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Resetting ‘Girlhood’: Melissa Febos to discuss her essay collection with Kate Lebo at Auntie’s on Thursday

Melissa Febos’ essay collection, “Girlhood,” takes a hard look at the ugly side of growing up female, the pains of life and the practice of self-compassion. Going through puberty earlier than most, Febos sensed a deep and unsettling change in the way she was treated.

She quickly taught herself to blend in, but her success was short-lived. As she continued to grow up, she judged herself based on the perceptions of others. But in her 30s, she began to question the stories she had been told and retold herself, slowly realizing that the values she and her peers in girlhood had been taught were not ordered to furthering their own happiness.

“Girlhood” explores Febos’ attempt to reset those values. Febos will discuss “Girlhood” with friend and fellow author Kate Lebo (“The Book of Difficult Fruit”) at 7 p.m. Thursday at Auntie’s Bookstore. “I don’t think it’s ever a bad time to be talking about this,” Febos said.

Nothing about the subject matter, she said, confines her story to being told at a particular time, as the experiences she writes about have been common for so long. But, for her, now was the right time to tell it.

“Primarily, I’ve gotten to a place in life where I feel ready to really go back and revise and restore and construct a more accurate and detailed narrative of that time, to make sense of it and to do the work of undoing my own psychic conditioning,” she said.

Febos returned many times to her childhood journals taking material for a series of essays she began writing as early as 2012. But it would be years before she realized the essays fit together.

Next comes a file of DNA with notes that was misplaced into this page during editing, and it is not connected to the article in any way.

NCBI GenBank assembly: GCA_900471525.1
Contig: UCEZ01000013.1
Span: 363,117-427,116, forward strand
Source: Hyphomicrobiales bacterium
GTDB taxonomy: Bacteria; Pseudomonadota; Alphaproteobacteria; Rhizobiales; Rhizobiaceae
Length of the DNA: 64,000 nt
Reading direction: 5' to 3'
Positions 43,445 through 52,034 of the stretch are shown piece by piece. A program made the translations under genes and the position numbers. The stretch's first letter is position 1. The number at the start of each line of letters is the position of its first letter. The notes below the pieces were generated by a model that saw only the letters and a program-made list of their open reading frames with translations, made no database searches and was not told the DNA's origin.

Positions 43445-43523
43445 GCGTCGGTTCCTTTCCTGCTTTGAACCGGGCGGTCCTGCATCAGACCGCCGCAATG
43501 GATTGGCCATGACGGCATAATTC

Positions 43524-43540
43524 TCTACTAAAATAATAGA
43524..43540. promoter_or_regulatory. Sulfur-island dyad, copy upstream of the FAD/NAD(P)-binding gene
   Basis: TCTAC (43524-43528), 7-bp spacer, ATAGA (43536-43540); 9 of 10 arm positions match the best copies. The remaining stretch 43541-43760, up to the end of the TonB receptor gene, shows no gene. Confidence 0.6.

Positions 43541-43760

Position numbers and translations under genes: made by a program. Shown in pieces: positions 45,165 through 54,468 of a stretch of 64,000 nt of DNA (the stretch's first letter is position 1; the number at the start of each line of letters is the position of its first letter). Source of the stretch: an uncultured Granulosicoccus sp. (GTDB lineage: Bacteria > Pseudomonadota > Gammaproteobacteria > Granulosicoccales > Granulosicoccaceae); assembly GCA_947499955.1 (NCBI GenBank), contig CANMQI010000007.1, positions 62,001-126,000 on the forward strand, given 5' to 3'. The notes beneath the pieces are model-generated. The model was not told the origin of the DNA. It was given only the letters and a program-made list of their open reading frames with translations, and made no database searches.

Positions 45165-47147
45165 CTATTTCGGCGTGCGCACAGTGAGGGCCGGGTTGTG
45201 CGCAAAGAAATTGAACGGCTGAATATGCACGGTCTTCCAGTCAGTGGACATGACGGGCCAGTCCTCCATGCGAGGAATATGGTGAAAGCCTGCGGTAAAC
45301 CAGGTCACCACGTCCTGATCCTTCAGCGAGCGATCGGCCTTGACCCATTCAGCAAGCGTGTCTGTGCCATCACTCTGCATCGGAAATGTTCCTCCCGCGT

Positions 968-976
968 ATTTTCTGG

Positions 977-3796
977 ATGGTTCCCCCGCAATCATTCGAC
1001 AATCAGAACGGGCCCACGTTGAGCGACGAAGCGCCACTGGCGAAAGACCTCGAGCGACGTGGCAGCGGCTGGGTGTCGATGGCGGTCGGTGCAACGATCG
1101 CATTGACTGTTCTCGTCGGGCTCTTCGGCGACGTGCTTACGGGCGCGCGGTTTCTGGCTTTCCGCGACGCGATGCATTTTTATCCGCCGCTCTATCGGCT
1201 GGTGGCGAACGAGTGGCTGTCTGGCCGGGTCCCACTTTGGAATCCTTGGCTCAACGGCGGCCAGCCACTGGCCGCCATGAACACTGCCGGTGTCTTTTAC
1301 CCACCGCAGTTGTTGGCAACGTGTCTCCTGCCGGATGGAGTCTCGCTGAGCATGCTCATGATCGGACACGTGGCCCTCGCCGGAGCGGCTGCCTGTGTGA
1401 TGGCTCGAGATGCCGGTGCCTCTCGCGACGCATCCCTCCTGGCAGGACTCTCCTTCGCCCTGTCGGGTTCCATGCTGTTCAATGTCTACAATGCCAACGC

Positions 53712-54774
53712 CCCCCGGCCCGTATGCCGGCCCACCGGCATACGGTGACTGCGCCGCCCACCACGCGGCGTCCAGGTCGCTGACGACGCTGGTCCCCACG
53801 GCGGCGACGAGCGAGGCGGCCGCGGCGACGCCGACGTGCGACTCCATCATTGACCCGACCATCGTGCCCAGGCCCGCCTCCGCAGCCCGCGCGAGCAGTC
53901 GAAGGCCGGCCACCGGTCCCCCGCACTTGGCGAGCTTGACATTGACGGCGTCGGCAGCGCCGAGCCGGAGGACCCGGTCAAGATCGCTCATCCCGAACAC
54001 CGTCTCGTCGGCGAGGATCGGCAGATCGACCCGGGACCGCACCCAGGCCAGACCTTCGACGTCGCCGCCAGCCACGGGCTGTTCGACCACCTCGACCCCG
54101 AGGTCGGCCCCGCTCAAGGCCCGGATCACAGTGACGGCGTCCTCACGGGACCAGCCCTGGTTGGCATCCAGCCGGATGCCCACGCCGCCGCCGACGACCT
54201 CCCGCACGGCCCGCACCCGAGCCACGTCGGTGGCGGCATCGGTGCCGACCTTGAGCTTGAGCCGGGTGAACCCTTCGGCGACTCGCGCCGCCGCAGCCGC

“My greatest forms of intelligence in life are beneath my conscious mind,” she said. “My thoughts throughout the day are really sort of circular and daft and worried.”

But focusing on the project’s structure allowed her to think critically about her past. Myth is a particularly exciting vehicle for that kind of work, she said.

“I like to take a familiar structure and to dig into it and sort of hollow it out and fill it with my own material and push into the less familiar corners of it and maybe try to discover a facet of it that feels new to me,” she said.

“It’s comforting to know that we still have the same flaws and the same weaknesses and tenderness … finding articulations of recognizable emotional experiences in places that have nothing to do with me. Feels really profoundly affirming.”

Febos hopes that readers will gain a similar comfort from reading her work.

“One of the most important things for me in everything that I write is that I am putting words to something that feels unspeakable or that people are afraid to talk about,” she said. “So, my hope for this book is really that it starts a conversation if only inside of a single reader.”

Febos’ other works include “Whip Smart: The True Story of a Secret Life,” “Abandon Me” and other essays published in the Paris Review, the Believer, McSweeney’s Quarterly, Granta, Sewanee Review, Tin House, the Sun and the New York Times. Catapult will publish a collection of her essays on writing craft, “Body Work,” in 2022.

“Girlhood” is available at Auntie’s Bookstore.

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